Did you know that the “tipping point” for ideas and beliefs can be reached with adoption from just 10% of the population? Using computational models of social cognitive networks, researchers at Rensselaer Polytechnic Institute found that when “just 10 percent of the population holds an unshakable belief, their belief will always be adopted by the majority of the society.” The researchers modeled different kinds of social networks with different levels and points of influence. Interestingly, they found that the percentage of people who need to hold that opinion for it to “tip” or influence the majority of society holds steady at 10 percent, regardless of how or where an opinion starts.
The research was performed by the Social Cognitive Networks Academic Research Center (SCNARC) with funding from the Network Science Collaborative Technology Alliance (NS-CTA), the Army Research Office (ARO), and the Office of Naval Research (ONR), and clearly this finding has socio-political implications. But it might be a fitting bit of knowledge for us as well in changing beliefs about computing careers and who should do them.
A few weeks ago we reported that the National Research Council had released a report called “Identifying Effective Approaches in Science, Technology, Engineering, and Mathematics.” Recently the NRC put out a more detailed set of recommendations for science education in the U.S., titled “A Framework for K-12 Science Education: Practices, Crosscutting Concepts, and Core Ideas.” As you might expect, this follow-up report stresses the need to improve the way the sciences are taught so that students are educated to compete and innovate in a global society. However, as the Computing in the Core (CinC) coalition points out, neither this new “Framework” nor the Common Core State Standards Initiative (CCSSI) (which defined K-12 standards for mathematics and language arts) puts sufficient emphasis on computing education. The National Science Teachers Association and the National Council of Teachers of Mathematics recently joined the CinC coalition, and we look forward to seeing the increasing impact among policymakers as NCWIT, CinC, and others stress the importance of computer science at the K-12 level.
Did you know that Campbell Soup Company is about to install its first female CEO? On August 1, Denise Morrison will take over from the recently retired CEO and President, Doug Conant. Conant was a vocal proponent for diversity and inclusion at Campbell and believes that “when a CEO visibly stands for openness, diversity, and inclusion, it sends an essential message to the organization.” In a blog for Harvard Business Review, he goes on to say that “In too many companies, the managerial ranks lack role models for women, people of color, and the LGBT community. But in my company’s (Campbell’s) case, diversity is about more than breaking glass ceilings — whether color, sexual, or generational. It’s about mirroring our consumers, 80% of whom are women from all ethnicities and walks of life. How can we possibly serve them well if the managers in our company don’t viscerally understand them?” Conant then provides five clear actions for increasing inclusion within your company:
Confront the brutal facts.
Create a disciplined plan.
Educate the organization.
Deploy mentors and support networks.
Did you know that the federal government wants to teach you how to start a company? The National Science Foundation’s Innovation Corps is a new effort to increase innovation and boost technology transfer from the lab to the marketplace by training scientists in the fundamentals of entrepreneurship. Grants of $50,000 to 100 teams will sponsor them through an intensive education program at Stanford University (run through the noted Stanford Technology Ventures Program), and the program is open to applicants with an active NSF award in a science or engineering field.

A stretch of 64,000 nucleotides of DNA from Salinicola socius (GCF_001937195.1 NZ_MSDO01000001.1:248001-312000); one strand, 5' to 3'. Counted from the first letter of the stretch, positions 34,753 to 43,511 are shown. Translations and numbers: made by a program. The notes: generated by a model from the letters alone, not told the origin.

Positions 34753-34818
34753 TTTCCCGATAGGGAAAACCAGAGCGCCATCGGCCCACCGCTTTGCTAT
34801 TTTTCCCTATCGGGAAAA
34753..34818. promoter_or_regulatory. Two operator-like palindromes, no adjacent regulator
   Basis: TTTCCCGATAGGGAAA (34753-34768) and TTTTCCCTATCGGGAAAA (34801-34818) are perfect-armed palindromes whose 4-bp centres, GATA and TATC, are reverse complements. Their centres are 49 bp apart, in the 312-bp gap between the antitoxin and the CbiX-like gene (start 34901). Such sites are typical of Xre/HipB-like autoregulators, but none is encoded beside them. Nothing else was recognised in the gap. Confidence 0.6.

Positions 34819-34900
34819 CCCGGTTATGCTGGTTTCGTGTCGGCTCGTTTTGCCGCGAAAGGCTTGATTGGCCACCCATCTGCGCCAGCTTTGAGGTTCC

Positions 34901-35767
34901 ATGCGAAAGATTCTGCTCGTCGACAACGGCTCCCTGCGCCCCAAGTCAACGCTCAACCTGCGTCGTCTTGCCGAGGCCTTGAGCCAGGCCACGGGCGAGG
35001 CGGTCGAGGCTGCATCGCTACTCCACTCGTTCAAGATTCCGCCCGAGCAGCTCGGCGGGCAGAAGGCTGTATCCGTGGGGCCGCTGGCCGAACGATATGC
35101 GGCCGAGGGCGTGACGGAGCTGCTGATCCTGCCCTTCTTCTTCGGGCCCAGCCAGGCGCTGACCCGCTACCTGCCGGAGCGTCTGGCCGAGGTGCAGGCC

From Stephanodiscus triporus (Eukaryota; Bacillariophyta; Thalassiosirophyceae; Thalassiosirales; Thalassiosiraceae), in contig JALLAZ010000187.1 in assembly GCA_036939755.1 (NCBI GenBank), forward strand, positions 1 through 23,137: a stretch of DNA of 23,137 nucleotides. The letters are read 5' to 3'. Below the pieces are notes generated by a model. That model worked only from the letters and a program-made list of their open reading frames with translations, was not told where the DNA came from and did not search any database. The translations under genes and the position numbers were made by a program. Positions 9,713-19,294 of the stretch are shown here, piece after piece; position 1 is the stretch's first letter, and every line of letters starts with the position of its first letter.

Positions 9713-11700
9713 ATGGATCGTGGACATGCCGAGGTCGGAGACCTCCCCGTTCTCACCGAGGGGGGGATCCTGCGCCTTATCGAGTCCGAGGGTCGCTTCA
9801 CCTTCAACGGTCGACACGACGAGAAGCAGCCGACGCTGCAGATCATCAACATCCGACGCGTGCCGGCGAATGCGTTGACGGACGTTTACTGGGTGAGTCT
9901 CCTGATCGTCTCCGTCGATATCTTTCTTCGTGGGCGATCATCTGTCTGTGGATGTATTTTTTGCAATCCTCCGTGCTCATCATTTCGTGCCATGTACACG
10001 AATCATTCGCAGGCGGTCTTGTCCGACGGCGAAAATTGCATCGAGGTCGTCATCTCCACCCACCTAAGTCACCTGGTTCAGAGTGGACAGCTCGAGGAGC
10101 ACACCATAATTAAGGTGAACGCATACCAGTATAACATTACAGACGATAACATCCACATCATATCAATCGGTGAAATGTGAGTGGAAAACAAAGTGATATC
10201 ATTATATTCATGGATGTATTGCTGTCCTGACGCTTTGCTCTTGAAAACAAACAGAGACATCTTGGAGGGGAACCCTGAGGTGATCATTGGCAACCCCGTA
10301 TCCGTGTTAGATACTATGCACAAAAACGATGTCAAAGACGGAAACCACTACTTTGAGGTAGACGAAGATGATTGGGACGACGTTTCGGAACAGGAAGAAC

Did you know that between 1984 and 2006, the percent of computer science degrees obtained by women dropped from 37% to just 20%? So begins a recent blog from Fog Creek Software, which looked at society’s perceptions of computing over the last few decades as a point of influence for the number of women applying for and obtaining internships at its company today. Fog Creek, co-founded by noted software guru Joel Spolsky, stresses a supportive environment for its software developers as the key driver in innovation and productivity. In this post, the company interviews its lone female intern for some feedback on her experience and her advice for recruiting more women. Here’s an excerpt:
“… one thing I noticed is that … you really stress how the developers here are the best and all the perks that you offer. But, to be honest, that doesn’t really differentiate Fog Creek from Google or Facebook because they also have awesome developers and loads of perks. Whereas what I think your internship offers that you don’t stress quite as much is all the close mentorship we get. Here, we’re a trusted part of the team. We get to be a part of actual decisions about the code that ships. I don’t think that interns at larger companies get to work so closely with mentors or are as included as part of the team. And, basically, these things that have to do with collaboration and learning appeal a lot more to female candidates than talking about the best developers in the world or all the perks. Honestly, when you hear the phrase “the world’s best developers,” you see a guy. And, for women, that can be alienating.”
Did You Know? is a brief round-up of information and news that crossed NCWIT’s radar this week that we think might be of interest to you. Practices or content of the news presented are not vetted or endorsed by NCWIT.